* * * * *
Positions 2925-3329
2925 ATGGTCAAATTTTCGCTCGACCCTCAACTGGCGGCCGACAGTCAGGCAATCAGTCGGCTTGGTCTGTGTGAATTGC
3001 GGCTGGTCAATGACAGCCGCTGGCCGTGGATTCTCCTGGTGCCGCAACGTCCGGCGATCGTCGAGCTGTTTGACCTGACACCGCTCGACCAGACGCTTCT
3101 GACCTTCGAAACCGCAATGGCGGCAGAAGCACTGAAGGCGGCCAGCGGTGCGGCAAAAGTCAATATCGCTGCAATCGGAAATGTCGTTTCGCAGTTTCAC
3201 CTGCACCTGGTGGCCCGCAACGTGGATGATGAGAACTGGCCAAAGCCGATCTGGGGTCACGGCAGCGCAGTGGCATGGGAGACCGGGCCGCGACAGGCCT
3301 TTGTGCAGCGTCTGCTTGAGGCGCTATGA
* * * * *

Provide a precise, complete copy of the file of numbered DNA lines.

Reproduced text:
Positions 2925-3329
2925 ATGGTCAAATTTTCGCTCGACCCTCAACTGGCGGCCGACAGTCAGGCAATCAGTCGGCTTGGTCTGTGTGAATTGC
3001 GGCTGGTCAATGACAGCCGCTGGCCGTGGATTCTCCTGGTGCCGCAACGTCCGGCGATCGTCGAGCTGTTTGACCTGACACCGCTCGACCAGACGCTTCT
3101 GACCTTCGAAACCGCAATGGCGGCAGAAGCACTGAAGGCGGCCAGCGGTGCGGCAAAAGTCAATATCGCTGCAATCGGAAATGTCGTTTCGCAGTTTCAC
3201 CTGCACCTGGTGGCCCGCAACGTGGATGATGAGAACTGGCCAAAGCCGATCTGGGGTCACGGCAGCGCAGTGGCATGGGAGACCGGGCCGCGACAGGCCT
3301 TTGTGCAGCGTCTGCTTGAGGCGCTATGA